Saturday, February 18, 2012

Interview with Nilanjan P. Choudhury

Nilanjan, congratulations on your first book 'Bali and the Ocean of Milk' and on such encouraging response from the readers.

  1. What all research went in creating 'Bali and the Ocean of the Milk' and what has been the most interesting phase of this whole process starting from conception of the idea to having the first copy of your book in your hands?

This is not a research heavy book. It is essentially a work of imagination, not a retelling or strictly speaking not even a re-imagination but a new story altogether. Apart from drawing from the very well known myth of the churning of the ocean, the rest of it is pure fiction and the characters and situations are of my making. Although it would appear that the book is about mythology, it is used only as one would use a vase of flowers in a room - for fragrance and colour - the heart of the book lies in its human characters and political satire.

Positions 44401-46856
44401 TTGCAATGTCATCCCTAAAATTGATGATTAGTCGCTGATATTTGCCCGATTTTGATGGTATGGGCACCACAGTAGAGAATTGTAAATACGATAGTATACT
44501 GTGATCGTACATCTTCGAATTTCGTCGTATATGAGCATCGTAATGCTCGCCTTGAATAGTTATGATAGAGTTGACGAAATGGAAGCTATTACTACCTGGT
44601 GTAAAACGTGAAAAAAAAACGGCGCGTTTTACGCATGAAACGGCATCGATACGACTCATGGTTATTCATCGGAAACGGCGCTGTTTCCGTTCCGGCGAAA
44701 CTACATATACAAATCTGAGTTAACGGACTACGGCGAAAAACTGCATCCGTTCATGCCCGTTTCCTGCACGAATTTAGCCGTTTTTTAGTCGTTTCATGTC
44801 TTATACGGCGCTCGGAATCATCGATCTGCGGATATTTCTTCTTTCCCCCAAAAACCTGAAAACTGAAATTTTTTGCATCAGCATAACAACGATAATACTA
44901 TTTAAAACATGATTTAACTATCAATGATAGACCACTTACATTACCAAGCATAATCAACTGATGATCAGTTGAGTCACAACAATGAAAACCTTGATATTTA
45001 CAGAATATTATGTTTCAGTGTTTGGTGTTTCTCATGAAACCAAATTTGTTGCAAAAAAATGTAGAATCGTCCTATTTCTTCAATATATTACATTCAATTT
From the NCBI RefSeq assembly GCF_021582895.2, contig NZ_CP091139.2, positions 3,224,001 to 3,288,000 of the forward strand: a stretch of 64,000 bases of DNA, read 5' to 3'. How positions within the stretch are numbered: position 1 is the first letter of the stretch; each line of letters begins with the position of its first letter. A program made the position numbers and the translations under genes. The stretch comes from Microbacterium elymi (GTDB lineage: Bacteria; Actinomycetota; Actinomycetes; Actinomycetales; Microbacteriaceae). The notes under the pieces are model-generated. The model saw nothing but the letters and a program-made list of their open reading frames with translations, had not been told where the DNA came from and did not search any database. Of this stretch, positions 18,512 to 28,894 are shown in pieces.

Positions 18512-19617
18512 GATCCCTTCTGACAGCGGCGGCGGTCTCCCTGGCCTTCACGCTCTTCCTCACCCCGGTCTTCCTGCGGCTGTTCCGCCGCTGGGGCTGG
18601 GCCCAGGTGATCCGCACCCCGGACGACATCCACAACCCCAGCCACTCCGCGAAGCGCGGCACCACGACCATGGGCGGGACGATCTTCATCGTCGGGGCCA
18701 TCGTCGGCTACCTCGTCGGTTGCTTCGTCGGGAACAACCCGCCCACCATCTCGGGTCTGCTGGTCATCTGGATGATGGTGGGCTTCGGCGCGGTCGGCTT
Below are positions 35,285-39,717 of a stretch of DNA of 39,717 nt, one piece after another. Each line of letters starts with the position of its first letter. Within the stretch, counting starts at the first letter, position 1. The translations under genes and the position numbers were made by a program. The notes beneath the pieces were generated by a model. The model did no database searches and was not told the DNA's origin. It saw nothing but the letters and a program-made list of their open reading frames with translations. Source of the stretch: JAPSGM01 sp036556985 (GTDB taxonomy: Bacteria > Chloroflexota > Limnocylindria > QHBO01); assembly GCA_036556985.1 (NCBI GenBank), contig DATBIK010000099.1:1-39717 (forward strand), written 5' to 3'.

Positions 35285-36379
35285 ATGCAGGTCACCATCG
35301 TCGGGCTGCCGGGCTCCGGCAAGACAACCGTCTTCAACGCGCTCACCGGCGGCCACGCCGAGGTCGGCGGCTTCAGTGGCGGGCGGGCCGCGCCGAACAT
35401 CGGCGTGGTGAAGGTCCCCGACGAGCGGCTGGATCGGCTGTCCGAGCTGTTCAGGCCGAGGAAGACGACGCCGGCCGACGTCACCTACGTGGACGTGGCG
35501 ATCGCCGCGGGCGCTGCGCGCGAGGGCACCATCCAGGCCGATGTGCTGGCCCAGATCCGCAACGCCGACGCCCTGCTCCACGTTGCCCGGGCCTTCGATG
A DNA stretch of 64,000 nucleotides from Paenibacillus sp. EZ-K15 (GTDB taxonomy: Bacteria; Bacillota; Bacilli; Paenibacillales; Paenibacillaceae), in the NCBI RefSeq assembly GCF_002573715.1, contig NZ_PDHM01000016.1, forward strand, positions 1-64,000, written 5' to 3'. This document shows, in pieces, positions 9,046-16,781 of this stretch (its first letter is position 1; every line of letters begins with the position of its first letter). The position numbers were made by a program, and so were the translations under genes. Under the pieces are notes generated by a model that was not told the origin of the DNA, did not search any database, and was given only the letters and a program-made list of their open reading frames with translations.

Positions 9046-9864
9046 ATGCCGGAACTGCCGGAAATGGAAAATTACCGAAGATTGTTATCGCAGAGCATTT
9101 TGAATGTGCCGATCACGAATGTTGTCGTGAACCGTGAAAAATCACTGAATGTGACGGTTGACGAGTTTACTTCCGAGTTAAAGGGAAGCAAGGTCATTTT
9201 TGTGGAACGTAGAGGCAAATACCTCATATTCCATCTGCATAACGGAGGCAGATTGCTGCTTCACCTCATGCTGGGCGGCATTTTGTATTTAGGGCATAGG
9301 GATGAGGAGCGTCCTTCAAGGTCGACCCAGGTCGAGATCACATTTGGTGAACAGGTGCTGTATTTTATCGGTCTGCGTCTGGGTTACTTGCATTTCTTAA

1. What made you pick the names Samba, Viru and Jai for the holy trinity? Why did you not make Gabbar the Creator?

Those are the names of the Holy Trinity referred to in the Hurrian myth, on which the story of Bali is based. As the preface to the novel says, the actual Hurrian names are Sam Bah, Vee Lu and Jeh, which have been Indianized to Sambha, Viru and Jai in this version. It is mere coincidence that they are also names of characters from a film called Sholay.

Why not Gabbar? Probably because the Hurrians didn’t think that it was a very god-like name…but then that is mere conjecture….

  1. Do you plan to write a sequel of this book too ? Would you like to share your ideas for the next book with the readers?

I don’t know yet. I have been toying with the idea of doing something based on Greek mythology but it’s just a twinkle in the eye right now. I might also want to get my teeth into something completely contemporary.

  1. In your opinion, why more and more writers are digging the mythology to pick ideas from? Is it a quest to find answers to current age doubts or is it an attempt to redefine the age old belief system to check its relevance in current times?